Meta-ethnography: An interpretative approach to qualitative evidence synthesis

Coronavirus (COVID-19) information

The Short Course Programme in Population Health Sciences has been temporarily suspended.


Bookings for 2020-21 courses will open later in the autumn.

Information on this page relates to the last run of the course and is for reference only. 

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We may need to make responsive changes to our future programme to follow the latest Public Health, Government and University guidance on coronavirus (COVID-19).

Please be aware that all information about short courses planned for 2021 is provisional and subject to change.

Course dates

18 - 20 May 20120

Course duration

3 days (including approximately 10.5 hours of lectures and 7.5 hours of practical sessions).
Registration will start at 9am on the first day, and the course will finish by 4pm on the final day.

Course tutors

Dr Alice Malpass, Dr Christie Cabral (course organisers) and others.

Course aims 

To understand and have a working knowledge of meta-ethnography as an interpretive approach to qualitative evidence synthesis.

Course objectives

  • To understand the key steps in conducting a meta-ethnography 
  • To understand the methodological challenges and debates surrounding qualitative synthesis 
  • To understand role of critical appraisal within meta-ethnography 
  • To understand recent attempts to include PPI and ensure quality in the reporting of meta-ethnography  

Who the course is intended for

This course is designed for those curious about meta-ethnography and those wanting to understand whether meta-ethnography is the right qualitative evidence synthesis approach for them and their project.

No previous knowledge of synthesis is needed but the course may be specifically helpful to those planning or about to conduct a qualitative evidence synthesis.

The course content assumes prior experience of interpretive approaches to qualitative analysis.

Course outline

The course contains lectures as well as more informal small group and practical sessions that provide a hands-on introduction to the steps of meta-ethnography. There will be an opportunity for participants to receive advice on individual research projects, and whether meta-ethnography is a suitable approach, in an ‘open surgery’ session at the end of day three.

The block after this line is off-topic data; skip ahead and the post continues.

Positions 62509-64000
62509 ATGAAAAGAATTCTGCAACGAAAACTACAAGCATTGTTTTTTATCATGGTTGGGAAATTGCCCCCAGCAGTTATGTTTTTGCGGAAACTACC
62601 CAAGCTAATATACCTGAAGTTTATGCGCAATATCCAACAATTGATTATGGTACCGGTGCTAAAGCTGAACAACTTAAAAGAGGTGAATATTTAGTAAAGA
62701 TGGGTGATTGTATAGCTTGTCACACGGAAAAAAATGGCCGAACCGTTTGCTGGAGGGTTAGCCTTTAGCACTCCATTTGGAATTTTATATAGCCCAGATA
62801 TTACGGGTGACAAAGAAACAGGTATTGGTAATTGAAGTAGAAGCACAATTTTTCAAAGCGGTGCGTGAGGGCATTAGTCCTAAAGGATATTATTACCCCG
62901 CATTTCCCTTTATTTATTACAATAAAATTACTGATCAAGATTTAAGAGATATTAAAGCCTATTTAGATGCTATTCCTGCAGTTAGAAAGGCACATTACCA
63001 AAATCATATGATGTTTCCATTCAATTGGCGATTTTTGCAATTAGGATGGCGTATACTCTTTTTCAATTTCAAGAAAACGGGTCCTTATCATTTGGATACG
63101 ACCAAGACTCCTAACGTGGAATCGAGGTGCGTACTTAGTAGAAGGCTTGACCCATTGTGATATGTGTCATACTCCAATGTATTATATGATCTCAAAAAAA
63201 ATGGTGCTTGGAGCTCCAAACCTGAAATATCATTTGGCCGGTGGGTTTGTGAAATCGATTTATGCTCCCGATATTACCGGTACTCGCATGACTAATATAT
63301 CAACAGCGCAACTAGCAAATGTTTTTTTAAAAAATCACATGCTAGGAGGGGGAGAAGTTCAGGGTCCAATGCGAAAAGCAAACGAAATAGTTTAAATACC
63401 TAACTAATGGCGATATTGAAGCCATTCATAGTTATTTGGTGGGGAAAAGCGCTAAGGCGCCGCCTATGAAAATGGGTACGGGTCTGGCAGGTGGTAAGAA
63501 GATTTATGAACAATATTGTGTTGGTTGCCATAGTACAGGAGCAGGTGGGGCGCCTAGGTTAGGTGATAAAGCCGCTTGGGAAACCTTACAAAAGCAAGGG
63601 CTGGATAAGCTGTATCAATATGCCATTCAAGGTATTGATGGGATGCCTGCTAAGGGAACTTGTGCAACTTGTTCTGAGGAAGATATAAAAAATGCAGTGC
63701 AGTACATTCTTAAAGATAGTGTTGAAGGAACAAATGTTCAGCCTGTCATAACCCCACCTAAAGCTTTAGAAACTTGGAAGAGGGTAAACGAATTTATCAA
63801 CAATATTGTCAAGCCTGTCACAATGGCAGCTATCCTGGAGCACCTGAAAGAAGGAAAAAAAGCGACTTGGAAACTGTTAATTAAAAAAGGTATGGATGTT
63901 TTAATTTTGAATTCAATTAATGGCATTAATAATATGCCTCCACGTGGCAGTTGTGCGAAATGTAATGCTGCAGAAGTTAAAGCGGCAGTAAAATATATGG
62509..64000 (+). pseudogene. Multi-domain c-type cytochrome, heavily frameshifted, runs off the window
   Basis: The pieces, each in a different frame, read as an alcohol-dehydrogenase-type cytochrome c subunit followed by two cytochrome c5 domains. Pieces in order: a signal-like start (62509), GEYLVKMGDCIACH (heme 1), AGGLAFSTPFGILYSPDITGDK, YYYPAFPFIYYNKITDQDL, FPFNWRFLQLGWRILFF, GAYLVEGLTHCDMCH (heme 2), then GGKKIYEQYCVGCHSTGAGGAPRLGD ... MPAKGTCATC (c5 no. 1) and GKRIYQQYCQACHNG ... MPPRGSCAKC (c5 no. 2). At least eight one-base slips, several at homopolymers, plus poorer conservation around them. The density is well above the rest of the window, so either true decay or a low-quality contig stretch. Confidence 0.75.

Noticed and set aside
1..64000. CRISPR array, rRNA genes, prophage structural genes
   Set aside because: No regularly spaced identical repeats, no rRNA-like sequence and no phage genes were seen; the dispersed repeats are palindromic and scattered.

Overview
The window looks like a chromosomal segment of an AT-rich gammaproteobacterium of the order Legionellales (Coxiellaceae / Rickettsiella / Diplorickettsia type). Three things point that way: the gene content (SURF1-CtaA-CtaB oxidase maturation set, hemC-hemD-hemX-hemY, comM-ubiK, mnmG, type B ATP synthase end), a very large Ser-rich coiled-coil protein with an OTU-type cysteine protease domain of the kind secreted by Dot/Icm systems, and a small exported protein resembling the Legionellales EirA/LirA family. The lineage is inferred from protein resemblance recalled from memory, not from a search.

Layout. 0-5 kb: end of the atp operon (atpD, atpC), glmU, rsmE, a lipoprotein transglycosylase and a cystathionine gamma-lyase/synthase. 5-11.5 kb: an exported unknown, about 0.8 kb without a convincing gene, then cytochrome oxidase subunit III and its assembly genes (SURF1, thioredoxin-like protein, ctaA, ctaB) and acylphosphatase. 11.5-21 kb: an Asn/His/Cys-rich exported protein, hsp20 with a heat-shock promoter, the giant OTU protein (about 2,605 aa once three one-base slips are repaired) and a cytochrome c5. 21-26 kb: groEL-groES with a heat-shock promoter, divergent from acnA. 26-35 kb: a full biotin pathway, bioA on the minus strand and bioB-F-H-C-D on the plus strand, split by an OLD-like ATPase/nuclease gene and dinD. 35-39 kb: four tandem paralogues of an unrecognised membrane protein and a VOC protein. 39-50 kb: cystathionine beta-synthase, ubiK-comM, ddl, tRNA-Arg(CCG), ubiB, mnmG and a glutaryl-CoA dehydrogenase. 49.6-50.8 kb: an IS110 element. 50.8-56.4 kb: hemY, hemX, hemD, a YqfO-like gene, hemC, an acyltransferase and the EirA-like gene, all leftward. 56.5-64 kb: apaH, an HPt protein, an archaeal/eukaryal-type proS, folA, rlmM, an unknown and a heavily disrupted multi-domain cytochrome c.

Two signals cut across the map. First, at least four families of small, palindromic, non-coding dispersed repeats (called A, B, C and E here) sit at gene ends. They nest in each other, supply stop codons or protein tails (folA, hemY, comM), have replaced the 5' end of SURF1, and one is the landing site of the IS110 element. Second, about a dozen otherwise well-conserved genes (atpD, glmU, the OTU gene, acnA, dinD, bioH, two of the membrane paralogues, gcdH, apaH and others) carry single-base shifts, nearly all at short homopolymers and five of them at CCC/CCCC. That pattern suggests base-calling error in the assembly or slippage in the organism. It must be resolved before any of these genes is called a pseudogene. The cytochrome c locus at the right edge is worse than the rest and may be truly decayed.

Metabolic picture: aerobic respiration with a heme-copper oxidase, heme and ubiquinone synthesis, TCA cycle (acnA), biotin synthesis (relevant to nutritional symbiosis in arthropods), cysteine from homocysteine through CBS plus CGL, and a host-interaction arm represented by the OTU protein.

Topics to be covered include:

  1. Introduction to role of meta-ethnography within evidence based medicine
  2. Search methods for qualitative evidence
  3. The role of critical appraisal within meta-ethnography and QES: critique of debates
  4. Data extraction within meta-ethnography
  5. Roles of translation within meta-ethnography
  6. Approaches to synthesis within meta-ethnography
  7. Role of PPI within meta-ethnography
  8. Reporting guidance for meta-ethnography
  9. Expert advice on individual projects 

Recommended Reading

France, Emma F., et al. "A methodological systematic review of meta-ethnography conduct to articulate the complex analytical phases." BMC medical research methodology 19.1 (2019): 35.

I feel that I learnt a great deal and have the confidence to carry out my own meta-ethnography. The practical elements of the course were really helpful.

Course feedback, May 2019

Course fee


More information on course fees, fee waivers and reduced prices.

Course venue

Bristol Medical School
Canynge Hall
39 Whatley Road
United Kingdom

Map and directions

Course refreshments

We provide morning and afternoon refreshment breaks, including tea and coffee, biscuits and fresh fruit.

If you have specific dietary needs we ask that you let us know in advance.

Lunch is not included. There are a range of local cafes and supermarkets nearby for students to purchase lunch. 


Information about accommodation in the area.


For further information please email

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